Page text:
April’s big jobs miss explained and what it means for the U.S. economic outlook

April’s big jobs miss explained and what it means for the U.S. economic outlook

Server Nioka Mantilla arranges items in the buffet at the DoubleTree by Hilton Hotel on Penn Street in Reading, Pennsylvania, Friday morning May 7, 2021.

Ben Hasty | MediaNews Group | Reading Eagle via Getty Images

The stunningly disappointing April jobs report shouldn’t be taken as an indictment against the fast-moving economic recovery but shouldn’t be dismissed as merely a one-month blip either, according to Wall Street economists and market experts.

A confluence of factors helped explain the weak Labor Department count that showed nonfarm payrolls grew by just 266,000 in a month that forecasters expected to see 1 million.

Among them: Low labor supply caused by a lack of qualified workers, reluctance of some to go back to work because of Covid-related fears and the continuation of enhanced unemployment benefits, and seasonal factors that skewed expectations for job creation.

“The main thing we learned in this reopening trade was that we thought it was going to be this smooth trend of all this good stuff happening. What we’re starting to realize is it’s probably going to be a little bit bumpier,” said Jim Caron, head of global macro strategies for the Global Fixed Income Team at Morgan Stanley Investment Management.

“The road is still pointed in the right direction. It’s just going to be a little less smooth than we had thought,” he added.

Some positive signs amid the weakness

Despite the big miss, there were still things to like in the report that pointed to strong fundamental factors for the jobs market even if the headline number was a big letdown.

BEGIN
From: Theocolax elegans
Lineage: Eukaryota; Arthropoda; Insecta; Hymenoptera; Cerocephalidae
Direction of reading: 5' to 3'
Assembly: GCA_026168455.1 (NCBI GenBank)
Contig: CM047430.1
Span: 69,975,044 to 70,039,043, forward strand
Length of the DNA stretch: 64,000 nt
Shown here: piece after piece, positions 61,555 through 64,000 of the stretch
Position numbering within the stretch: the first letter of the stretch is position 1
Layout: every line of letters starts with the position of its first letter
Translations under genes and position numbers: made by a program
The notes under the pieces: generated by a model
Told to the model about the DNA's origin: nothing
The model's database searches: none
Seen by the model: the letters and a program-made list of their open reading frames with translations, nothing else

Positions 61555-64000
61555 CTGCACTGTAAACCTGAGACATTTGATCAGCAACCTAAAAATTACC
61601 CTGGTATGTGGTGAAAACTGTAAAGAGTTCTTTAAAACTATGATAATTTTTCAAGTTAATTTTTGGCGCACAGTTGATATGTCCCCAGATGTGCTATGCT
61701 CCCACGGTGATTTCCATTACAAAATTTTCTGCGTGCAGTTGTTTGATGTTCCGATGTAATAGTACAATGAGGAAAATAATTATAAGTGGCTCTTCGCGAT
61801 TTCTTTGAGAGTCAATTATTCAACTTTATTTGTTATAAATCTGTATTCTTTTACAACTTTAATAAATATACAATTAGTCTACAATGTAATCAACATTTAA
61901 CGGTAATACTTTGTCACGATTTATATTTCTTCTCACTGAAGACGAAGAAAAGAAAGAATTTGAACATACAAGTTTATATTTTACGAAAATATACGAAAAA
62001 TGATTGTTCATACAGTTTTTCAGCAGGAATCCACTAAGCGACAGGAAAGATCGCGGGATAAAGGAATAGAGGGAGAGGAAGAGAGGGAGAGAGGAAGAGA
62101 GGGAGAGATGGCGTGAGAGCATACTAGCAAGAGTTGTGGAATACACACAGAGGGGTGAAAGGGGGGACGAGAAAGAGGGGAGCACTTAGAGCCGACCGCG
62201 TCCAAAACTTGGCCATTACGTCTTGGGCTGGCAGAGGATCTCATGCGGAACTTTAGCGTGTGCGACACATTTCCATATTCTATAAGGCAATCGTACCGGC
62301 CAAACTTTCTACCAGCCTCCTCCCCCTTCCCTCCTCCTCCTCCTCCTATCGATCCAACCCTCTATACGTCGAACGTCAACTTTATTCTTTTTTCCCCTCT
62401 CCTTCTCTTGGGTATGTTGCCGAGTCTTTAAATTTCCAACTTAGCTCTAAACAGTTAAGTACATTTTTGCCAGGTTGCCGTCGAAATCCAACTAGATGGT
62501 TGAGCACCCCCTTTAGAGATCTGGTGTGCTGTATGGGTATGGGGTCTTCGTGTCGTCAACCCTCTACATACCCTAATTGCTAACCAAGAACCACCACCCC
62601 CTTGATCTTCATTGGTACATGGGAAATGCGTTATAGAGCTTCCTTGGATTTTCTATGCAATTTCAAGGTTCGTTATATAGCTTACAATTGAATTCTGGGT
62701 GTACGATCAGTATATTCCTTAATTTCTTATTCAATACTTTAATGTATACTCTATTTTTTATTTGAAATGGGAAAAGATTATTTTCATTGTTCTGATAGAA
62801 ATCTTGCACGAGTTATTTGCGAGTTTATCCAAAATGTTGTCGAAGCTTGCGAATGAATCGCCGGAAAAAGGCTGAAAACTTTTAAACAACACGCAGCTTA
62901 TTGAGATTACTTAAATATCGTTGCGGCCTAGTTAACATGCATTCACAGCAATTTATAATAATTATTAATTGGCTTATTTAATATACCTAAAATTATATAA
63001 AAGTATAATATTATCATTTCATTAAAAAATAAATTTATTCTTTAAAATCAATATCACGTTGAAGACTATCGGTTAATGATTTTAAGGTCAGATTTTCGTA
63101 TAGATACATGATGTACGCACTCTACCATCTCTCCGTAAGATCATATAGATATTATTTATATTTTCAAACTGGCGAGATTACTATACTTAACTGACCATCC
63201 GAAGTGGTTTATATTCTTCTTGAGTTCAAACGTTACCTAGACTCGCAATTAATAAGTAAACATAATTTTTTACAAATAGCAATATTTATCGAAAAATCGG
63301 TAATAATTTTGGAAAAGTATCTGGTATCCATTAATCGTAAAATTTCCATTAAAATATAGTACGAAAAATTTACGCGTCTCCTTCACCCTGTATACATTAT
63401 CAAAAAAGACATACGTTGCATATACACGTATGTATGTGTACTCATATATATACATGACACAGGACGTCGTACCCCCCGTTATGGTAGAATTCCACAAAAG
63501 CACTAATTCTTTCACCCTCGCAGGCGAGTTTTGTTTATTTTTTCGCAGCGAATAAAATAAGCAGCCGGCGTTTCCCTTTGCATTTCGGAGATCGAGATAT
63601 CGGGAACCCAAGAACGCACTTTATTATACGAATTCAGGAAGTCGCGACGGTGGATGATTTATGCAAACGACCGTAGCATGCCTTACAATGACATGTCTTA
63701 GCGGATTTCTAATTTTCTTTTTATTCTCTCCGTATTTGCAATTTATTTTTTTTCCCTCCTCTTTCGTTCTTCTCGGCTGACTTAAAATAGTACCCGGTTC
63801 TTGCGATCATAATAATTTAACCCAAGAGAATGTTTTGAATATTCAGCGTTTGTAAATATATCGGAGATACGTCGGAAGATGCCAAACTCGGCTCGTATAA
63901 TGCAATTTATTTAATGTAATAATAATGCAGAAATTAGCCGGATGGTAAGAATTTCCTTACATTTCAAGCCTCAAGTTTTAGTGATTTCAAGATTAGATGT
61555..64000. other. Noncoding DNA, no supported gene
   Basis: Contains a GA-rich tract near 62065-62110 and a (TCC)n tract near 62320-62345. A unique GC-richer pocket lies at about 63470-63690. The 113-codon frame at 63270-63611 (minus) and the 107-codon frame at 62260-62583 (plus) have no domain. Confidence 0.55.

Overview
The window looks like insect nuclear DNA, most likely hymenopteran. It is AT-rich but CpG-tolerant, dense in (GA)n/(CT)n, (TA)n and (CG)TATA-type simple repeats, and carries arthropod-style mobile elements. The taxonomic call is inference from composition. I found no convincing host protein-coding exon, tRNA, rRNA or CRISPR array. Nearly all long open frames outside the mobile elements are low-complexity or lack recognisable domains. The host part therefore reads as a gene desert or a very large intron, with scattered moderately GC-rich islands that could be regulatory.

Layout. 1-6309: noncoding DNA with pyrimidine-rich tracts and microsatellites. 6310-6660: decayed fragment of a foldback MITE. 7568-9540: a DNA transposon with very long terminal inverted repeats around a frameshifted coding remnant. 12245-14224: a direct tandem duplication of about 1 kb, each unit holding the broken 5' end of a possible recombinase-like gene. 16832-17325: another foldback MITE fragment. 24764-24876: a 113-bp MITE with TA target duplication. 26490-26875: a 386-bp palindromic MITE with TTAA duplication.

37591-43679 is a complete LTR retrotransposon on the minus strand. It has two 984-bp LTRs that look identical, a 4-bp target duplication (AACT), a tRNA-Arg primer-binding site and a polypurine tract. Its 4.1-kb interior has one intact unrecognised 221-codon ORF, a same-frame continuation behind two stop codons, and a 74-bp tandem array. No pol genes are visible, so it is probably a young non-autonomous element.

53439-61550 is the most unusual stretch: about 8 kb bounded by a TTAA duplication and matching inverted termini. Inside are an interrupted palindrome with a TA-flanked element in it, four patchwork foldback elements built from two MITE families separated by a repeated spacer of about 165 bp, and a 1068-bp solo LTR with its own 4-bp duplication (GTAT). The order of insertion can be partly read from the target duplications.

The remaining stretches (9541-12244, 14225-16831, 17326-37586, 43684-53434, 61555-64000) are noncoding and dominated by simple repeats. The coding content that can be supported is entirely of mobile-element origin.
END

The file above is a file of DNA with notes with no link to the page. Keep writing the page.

For one, the unemployment rate rose one-tenth of a point to 6.1%, but that was primarily because more Americans returned to the labor force, a critical metric for policymakers.

Also, the level of working remotely fell to 18.3% of those employed from 21% in March. Those who said they weren’t working because their employer closed or lost business due to pandemic-related reasons declined from 11.4 million to 9.4 million. Those prevented from looking for work due to the pandemic fell to 2.8 million from 3.7 million the previous month. The average duration of unemployment declined to 28.8 weeks from 29.7 weeks.

There’s also hope for the future: Economic growth is expected to get even stronger through the second quarter, and other real-time indicators like restaurant reservations, foot traffic and employment costs all point to continued employment gains ahead.

“This is just a blip. It’s one data point. I would not take a lot from it,” said JJ Kinahan, chief market strategist at TD Ameritrade. “This is one of those reports that is kind of interesting, but that makes the next report even more interesting, because something about this seems odd.”

Indeed, the financial markets weren’t disappointed at all.

Stocks rallied through the day and shorter-duration government bond yields fell, an indication that at least near-term inflation pressures were diminishing.